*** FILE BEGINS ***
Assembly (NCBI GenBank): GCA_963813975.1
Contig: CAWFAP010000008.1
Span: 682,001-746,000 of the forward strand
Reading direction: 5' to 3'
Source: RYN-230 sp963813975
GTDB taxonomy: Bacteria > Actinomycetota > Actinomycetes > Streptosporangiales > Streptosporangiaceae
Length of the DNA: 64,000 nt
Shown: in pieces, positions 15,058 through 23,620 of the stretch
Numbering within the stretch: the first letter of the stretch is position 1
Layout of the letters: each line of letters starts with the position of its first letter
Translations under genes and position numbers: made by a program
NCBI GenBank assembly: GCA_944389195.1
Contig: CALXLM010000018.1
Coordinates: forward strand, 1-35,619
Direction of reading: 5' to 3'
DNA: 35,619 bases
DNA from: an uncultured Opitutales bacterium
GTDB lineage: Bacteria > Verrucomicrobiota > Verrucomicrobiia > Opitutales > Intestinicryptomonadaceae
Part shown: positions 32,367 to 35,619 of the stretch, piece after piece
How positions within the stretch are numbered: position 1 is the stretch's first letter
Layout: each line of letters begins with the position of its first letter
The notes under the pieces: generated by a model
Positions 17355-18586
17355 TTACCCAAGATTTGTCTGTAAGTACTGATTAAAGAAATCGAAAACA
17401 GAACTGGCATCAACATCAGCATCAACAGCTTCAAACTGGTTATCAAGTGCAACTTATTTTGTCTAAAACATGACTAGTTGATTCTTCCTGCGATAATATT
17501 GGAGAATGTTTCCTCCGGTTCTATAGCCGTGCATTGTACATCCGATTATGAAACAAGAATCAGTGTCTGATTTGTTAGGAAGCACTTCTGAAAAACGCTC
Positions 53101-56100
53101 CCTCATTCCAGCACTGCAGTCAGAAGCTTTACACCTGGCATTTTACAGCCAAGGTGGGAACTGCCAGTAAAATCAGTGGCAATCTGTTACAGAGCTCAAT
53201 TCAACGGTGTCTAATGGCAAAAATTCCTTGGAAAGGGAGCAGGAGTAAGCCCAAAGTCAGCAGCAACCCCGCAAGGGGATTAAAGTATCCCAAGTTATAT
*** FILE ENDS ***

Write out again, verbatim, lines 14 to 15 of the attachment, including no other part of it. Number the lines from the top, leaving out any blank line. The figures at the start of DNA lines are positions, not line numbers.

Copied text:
Coordinates: forward strand, 1-35,619
Direction of reading: 5' to 3'